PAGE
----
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A majority of RF problems stem from a few factors, and you can avoid most RF headaches if you understand three or four general rules. Here's what I call

A majority of RF problems stem from a few factors, and you can avoid most RF headaches if you understand three or four general rules. Here’s what I call the ABCs of wireless: Antenna, Battery and Coordination. And if you want to throw a “D” in there, it’d be Diversity. We’ve talked about antenna problems earlier in detail, so we’ll begin with “B,” battery and power issues.

We’ve tested just about every battery you can buy, and found that certain manufacturers are consistent, and others are very inconsistent. With rechargeables, some develop memory, others don’t, and certain ones hold the charge longer. So the “B” for battery means making sure that you have the proper batteries and changing them at the appropriate time, so the transmitter doesn’t die while the talent is onstage. Fluctuating AC power can have a significant effect on receivers, which become much less sensitive as the line voltage drops. Luckily, on the shows that I do, the audio company provides some type of a voltage regulator. Most Mix readers won’t have that luxury, but should at least know that receiver sensitivity is proportional to the AC voltage.

“C” is for frequency coordination. All types of devices radiate RF, not only TV broadcasters. Coordination basically revolves around ensuring that your receiver is on a frequency that’s absolutely clear and is not interfered with by anything else. Find out what RF exists in your area, from television stations, radio stations, police fire and rescue, DTV, other wireless mics — even your own equipment. Many audio processing devices absolutely spew RF, and simply positioning an RF receiver too close to a mixing console or outboard rack can create interference to the point of making that system unusable. I once drove for four hours across the state to fix an interference problem on an RF system. Arriving there, I moved the receiver one foot to the left. The problems disappeared, and they haven’t been back since.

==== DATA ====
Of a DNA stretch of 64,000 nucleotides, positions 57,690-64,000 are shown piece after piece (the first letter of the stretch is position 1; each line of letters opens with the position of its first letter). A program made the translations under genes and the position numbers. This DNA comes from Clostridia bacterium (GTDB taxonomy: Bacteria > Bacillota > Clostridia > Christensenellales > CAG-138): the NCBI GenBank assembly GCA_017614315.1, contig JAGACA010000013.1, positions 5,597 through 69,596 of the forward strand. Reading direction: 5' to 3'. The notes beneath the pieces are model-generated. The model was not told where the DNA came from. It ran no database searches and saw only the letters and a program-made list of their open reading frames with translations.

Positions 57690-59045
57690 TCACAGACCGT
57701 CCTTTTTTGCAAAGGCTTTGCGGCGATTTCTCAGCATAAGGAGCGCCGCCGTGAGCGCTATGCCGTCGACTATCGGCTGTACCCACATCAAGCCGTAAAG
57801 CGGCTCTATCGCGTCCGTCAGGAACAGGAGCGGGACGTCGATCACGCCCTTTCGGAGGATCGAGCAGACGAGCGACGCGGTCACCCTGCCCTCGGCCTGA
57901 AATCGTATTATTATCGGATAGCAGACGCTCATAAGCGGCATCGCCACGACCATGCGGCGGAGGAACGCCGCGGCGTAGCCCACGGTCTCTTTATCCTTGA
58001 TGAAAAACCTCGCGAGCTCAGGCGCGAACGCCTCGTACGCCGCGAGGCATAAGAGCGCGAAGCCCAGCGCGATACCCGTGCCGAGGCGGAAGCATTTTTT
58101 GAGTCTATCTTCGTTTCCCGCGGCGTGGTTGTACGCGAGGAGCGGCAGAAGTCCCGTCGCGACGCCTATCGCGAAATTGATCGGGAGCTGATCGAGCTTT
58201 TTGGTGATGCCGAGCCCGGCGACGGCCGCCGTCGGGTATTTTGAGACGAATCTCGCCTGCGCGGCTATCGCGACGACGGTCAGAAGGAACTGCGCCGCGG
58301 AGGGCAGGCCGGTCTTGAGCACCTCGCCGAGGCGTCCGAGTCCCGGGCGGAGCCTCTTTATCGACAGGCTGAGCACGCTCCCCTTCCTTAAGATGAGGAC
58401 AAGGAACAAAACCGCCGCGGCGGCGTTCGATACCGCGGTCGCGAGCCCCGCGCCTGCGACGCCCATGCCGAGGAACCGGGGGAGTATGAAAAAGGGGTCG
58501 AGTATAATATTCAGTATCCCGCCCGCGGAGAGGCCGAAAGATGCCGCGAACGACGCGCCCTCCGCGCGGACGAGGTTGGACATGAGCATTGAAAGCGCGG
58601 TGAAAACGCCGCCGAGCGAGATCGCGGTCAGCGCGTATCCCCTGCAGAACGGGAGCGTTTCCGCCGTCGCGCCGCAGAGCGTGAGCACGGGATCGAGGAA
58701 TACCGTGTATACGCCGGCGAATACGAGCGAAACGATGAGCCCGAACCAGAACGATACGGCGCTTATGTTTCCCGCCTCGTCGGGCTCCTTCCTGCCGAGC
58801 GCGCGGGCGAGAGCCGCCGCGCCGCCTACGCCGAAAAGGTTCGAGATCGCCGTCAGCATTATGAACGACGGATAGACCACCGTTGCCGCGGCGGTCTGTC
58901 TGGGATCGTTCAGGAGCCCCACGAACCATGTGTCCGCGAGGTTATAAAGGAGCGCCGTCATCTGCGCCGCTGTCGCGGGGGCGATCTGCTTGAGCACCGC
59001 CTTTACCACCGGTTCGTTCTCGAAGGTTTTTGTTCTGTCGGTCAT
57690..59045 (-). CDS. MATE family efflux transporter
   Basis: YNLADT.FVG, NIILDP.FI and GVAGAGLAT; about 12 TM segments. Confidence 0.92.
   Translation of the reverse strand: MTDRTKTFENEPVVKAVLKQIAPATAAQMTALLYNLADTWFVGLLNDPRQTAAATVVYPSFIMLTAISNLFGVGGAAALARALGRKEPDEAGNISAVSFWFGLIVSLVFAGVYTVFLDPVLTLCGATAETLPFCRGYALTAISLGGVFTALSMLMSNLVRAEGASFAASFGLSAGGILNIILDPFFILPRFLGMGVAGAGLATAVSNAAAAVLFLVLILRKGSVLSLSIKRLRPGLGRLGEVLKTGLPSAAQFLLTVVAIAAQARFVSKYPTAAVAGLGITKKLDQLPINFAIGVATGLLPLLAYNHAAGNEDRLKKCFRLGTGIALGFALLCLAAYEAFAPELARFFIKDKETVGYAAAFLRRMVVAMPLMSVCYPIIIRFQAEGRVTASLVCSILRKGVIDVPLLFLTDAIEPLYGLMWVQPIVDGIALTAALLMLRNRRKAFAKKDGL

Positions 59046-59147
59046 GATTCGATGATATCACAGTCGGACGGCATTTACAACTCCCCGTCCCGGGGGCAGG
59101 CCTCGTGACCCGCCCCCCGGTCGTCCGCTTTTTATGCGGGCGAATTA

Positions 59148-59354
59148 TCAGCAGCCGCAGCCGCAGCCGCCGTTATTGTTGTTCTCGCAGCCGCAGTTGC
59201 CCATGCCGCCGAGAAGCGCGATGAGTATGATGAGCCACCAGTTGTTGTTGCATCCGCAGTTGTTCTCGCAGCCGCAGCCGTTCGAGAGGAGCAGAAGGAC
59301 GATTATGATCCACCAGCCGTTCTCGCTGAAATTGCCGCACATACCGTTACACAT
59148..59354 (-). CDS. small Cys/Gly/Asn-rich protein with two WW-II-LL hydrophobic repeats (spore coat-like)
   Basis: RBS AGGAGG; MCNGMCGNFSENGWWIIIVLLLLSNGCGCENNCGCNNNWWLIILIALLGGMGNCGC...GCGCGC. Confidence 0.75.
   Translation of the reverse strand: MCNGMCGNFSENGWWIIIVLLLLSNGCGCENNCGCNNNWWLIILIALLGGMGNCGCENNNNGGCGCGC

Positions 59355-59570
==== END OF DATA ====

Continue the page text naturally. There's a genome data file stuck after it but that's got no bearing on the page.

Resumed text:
“D” is for diversity — the proper use of diversity. Everybody seems to believe that having a diversity receiver means you won’t have dropouts, but that’s not true. On a 75-foot-wide stage, where both receiver antennae are located next to the RF rack, the stage will have a dropout point. For proper use of diversity, I generally have one antenna stage left, one antenna stage right. So there’s one short cable run, one long run. On the longer one, I generally insert an RF line amplifier, to make up for the cable loss. Most systems use conventional polarized antennae: In this case, make sure that they’re on different polarities — one vertical/one horizontal, or both at 45° — or something of that nature.